In our patient the oral hygiene was unsatisfactory and was due to a combined effect of the gingival hypertrophy (with no improvement post-surgery) but primarily due to the unsatisfactory parental hygiene procedures, the high caloric dietary intake, diarrhoea and malabsorption which are features of this syndrome [Devlin et al., 1991].

All previous patients with ISH also experienced recurrent diarrhoea and frequent infections [Shin et al., 2004; Yayli et al., 2006; Aghighi et al., 2007; Lindvall et al., 2008;, El-Kamah and Mostafa 2009]. Progressive malnutrition, and even emaciation associated with protein-losing enteropathy is a major, frequently fatal complication in children with congenital hyalinosis. Hyaline accumulation in the gingivae, cheeks and lips may render oral nutrition difficult or even impossible. In these patients hyaline accumulation could cause significant narrowing of the pharynx, trachea and airway with bronchoscopic examination becoming much more complicated than in other patients [Norman et al., 1996]. Additionally, neck immobility and temporomandibular joint contracture are also observed which cause further difficulties during intubation procedures [Pollard et al. 2008].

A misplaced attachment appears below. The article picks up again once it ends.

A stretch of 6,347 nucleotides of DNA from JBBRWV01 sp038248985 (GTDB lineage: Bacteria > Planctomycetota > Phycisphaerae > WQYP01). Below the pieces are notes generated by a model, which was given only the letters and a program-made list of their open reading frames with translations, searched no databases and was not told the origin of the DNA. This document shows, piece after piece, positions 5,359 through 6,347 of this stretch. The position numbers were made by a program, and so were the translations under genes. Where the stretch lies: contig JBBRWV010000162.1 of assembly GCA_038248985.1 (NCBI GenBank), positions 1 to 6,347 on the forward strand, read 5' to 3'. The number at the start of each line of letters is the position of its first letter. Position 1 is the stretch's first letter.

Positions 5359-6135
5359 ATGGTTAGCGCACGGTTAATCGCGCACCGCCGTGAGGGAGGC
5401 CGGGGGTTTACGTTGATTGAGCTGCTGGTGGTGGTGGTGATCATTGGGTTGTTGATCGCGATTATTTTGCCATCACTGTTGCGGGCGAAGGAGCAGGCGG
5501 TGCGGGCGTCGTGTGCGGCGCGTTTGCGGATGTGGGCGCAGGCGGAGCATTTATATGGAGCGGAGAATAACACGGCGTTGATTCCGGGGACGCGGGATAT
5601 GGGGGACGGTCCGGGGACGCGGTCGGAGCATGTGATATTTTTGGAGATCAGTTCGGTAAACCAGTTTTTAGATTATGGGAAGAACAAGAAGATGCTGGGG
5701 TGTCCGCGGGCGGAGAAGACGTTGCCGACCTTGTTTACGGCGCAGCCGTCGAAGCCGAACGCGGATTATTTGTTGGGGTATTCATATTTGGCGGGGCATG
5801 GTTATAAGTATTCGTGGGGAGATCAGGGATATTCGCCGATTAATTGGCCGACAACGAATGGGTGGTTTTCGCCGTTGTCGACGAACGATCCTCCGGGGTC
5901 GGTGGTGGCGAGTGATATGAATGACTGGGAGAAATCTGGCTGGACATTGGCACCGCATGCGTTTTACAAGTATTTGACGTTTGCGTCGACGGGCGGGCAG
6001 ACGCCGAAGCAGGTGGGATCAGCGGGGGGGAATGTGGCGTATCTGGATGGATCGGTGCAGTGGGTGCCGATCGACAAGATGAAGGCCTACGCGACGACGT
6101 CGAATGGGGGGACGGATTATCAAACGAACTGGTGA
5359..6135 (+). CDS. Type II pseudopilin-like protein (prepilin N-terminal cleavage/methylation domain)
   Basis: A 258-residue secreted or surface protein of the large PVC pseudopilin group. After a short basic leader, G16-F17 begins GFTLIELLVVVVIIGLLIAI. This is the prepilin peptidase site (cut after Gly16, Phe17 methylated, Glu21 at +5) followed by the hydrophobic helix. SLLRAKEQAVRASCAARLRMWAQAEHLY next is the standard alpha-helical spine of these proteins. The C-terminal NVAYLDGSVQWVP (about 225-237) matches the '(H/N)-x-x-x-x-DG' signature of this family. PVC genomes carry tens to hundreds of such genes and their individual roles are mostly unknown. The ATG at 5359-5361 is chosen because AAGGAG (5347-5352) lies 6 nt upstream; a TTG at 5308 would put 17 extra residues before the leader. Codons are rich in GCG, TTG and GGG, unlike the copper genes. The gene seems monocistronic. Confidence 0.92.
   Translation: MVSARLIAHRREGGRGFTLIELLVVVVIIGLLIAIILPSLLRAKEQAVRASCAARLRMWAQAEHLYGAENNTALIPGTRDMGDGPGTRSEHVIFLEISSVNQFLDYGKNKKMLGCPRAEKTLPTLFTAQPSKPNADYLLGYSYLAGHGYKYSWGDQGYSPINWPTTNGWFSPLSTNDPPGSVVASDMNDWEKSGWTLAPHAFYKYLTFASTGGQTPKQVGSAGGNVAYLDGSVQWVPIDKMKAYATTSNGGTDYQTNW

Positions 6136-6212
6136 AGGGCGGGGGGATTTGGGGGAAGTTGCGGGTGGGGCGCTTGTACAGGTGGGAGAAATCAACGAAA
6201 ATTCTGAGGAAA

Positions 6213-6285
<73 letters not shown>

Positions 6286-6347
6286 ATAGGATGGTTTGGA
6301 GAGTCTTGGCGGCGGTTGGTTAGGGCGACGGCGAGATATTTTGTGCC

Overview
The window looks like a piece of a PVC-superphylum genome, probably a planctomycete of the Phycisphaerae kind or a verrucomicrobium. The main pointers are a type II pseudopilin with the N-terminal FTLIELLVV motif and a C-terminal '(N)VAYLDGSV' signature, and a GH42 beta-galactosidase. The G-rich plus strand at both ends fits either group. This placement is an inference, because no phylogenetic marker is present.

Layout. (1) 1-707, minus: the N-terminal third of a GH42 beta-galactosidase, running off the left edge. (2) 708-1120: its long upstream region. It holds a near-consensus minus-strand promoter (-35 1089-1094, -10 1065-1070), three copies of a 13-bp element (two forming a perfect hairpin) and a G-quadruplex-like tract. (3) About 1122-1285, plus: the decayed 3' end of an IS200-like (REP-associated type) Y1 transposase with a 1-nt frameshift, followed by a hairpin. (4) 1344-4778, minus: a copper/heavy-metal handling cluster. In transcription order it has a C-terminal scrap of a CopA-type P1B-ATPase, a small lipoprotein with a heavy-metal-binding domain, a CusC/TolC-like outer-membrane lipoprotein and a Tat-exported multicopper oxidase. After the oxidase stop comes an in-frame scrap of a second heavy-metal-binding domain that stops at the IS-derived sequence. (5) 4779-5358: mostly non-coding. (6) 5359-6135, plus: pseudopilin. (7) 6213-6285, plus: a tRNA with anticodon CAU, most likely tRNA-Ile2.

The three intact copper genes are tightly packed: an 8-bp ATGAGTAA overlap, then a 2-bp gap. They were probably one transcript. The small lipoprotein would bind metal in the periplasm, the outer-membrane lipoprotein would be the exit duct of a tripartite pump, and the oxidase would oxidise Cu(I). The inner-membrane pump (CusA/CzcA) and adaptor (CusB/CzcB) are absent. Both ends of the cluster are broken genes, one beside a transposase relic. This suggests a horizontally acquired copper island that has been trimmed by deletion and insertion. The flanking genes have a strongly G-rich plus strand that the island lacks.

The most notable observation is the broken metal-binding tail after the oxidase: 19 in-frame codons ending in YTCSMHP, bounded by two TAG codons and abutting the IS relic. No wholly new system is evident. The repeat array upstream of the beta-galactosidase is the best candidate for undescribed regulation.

In spite of its limited effectiveness, surgical treatment of the gingival hypertrophy in hyalinosis cases appears to be the treatment of choice and oral hygiene instructions should be rigorously implemented.


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D. Olczak-Kowalczyk *, E. Krasuska-Stawinska **, D. Rokicki ***, M. Pronicki ****

* Pediatric Dentistry Department, Medical University of Warsaw, * Department of Oral Pathology and *** Department of Metabolic Diseases, Endocrinology and Diabetes, **** Department of Pathology, The Children's Memorial Health Institute, Warsaw, Poland

Postal address: Dr D. Olczak-Kowalczyk, Department of Pediatric Dentistry, Medical University of Warsaw, ul. Miodowa 18 Warsaw 00-246, Warsaw, Poland.

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Author:Olczak-Kowalczyk, D.; Krasuska-Stawinska, E.; Rokicki, D.; Pronicki, M.
Publication:European Archives of Paediatric Dentistry
Article Type:Report
Geographic Code:4EXPO
Date:Aug 1, 2011